The concept went beyond just convenience and saving money, however. Community advocates say such a portal would address social inequities, too.
During the recession “it became very clear to all of us … that there are real challenges in accessing government funds that were available to help people get through it,” said Kelvin Taketa, former executive director of the Hawaii Community Foundation.
“The biggest issues of all were that the process itself was cumbersome. (Agencies) could’ve been more streamlined in the way they made the application forms for people.”
For example, residents in rural Hana are at a disadvantage if they have to drive about two hours to an office in Wailuku to apply in person, Taketa said.
A decade ago, “Hawaii left a lot of money on the table,” he said.
Now, “here we are — and people are scrambling.”
Nguyen was “one of the best in town” for grant-writing, Fichtman said. “We just needed that much muscle to get this out — it was a pretty ambitious proposal.”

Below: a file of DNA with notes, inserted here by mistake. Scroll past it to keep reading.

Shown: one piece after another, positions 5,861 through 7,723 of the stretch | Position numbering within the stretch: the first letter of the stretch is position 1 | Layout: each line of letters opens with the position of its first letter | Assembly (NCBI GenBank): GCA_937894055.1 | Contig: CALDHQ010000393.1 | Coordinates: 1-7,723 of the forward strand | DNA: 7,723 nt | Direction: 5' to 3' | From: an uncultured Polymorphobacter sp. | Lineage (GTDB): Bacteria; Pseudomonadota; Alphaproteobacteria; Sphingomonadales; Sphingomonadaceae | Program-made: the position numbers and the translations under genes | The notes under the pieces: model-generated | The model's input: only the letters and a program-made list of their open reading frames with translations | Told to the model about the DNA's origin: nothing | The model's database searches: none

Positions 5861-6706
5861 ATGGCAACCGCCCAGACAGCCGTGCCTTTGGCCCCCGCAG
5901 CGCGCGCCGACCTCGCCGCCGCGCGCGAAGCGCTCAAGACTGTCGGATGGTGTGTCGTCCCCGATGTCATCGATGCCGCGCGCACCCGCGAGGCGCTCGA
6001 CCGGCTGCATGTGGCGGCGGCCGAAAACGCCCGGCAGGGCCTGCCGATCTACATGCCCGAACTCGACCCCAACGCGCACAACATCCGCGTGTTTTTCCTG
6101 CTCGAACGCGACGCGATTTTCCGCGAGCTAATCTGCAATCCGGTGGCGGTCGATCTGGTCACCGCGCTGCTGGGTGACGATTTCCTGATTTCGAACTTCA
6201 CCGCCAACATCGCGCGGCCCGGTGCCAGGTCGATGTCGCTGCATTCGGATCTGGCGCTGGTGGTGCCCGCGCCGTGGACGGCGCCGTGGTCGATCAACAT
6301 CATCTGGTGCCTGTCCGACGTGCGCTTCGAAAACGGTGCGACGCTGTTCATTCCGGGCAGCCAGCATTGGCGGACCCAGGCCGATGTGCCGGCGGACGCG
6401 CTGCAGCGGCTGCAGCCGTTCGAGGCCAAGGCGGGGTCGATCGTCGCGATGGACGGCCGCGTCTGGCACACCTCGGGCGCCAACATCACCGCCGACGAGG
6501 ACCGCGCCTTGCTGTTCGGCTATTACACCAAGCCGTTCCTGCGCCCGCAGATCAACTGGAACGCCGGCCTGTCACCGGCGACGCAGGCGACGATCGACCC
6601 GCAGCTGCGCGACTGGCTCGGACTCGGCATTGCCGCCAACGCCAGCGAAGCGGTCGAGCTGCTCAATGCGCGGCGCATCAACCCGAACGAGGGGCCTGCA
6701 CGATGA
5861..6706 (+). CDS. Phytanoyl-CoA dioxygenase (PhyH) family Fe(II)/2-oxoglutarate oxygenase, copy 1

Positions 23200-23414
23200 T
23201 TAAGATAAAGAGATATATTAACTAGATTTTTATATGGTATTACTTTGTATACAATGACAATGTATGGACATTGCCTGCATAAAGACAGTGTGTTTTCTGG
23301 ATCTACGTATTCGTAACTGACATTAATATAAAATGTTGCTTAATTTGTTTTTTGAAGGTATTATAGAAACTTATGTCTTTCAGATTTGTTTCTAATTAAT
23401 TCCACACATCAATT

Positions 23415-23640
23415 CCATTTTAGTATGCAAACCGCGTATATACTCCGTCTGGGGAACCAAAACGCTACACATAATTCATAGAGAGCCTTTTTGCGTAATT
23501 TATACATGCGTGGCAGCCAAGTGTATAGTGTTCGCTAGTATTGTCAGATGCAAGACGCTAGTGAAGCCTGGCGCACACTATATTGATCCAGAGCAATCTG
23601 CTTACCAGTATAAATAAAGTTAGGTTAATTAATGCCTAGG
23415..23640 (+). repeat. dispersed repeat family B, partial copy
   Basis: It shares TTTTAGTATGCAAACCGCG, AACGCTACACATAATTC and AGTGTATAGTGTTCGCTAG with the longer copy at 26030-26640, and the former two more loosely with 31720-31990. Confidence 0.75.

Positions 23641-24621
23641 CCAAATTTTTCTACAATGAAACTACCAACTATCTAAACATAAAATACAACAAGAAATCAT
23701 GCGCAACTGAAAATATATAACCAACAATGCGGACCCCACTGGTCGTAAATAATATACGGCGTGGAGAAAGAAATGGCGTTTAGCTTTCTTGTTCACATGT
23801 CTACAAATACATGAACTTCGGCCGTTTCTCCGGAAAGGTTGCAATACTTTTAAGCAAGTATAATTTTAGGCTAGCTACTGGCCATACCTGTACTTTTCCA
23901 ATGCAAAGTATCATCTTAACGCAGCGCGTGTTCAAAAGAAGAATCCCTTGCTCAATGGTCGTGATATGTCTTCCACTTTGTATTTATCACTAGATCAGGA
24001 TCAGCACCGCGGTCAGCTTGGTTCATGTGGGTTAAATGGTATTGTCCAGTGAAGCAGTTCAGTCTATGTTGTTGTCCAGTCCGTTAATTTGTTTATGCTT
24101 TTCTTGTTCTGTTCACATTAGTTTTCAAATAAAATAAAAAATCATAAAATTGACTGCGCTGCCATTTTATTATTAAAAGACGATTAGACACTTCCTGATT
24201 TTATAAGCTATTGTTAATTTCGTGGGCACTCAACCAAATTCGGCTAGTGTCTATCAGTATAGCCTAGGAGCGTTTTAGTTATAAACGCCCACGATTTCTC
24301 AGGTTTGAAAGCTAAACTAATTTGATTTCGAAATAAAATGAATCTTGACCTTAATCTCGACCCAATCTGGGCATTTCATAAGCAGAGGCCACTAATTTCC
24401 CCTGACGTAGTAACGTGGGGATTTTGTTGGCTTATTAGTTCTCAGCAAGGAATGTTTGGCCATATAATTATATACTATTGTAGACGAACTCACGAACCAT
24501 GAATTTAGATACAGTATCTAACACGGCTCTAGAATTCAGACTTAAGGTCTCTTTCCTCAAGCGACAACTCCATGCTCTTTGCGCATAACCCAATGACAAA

Nonetheless, the state never applied for the grant they hired her to pursue.
“I thought we had significant movement,” Hardway recounted last week. The issue wasn’t the department heads, he said. At project meetings, “the issue really came down to whoever was the head of that particular branch or division.”
Several meetings with officials from the state’s health, labor, human services and IT departments, plus the University of Hawaii system and other agencies, were held but they didn’t result in action.
There was a “territorial-ness” of people operating in their own silos, he added. “You do sort of get this, ‘This is the way we’ve done it for 50 years.’ It becomes hard to move that bureaucracy.”
Creating such a “one-stop-shop” portal was ambitious — but it would not have been unprecedented within the United States.
Hawaii’s proposed portal idea was modeled after other states that had developed similar one-stop online application systems, such as Pennsylvania’s “Compass” portal.
The Keystone State launched Compass in 2000. “It was about moving toward a system that makes services available to more people,” said Lisa Watson, Pennsylvania Deputy Secretary for Human Services.
Applicants can access Compass to apply for federal aid, school meals, health programs and multiple other social services. In 2016, Compass launched an app so that users could upload the documents required to secure benefits using their phone.
“It really just allowed more people to have access to it, and it made it more convenient,” Watson said.
Compass is solely for Pennsylvania’s Department of Human Services. The Hawaii application portal, however, was envisioned to include numerous state agencies.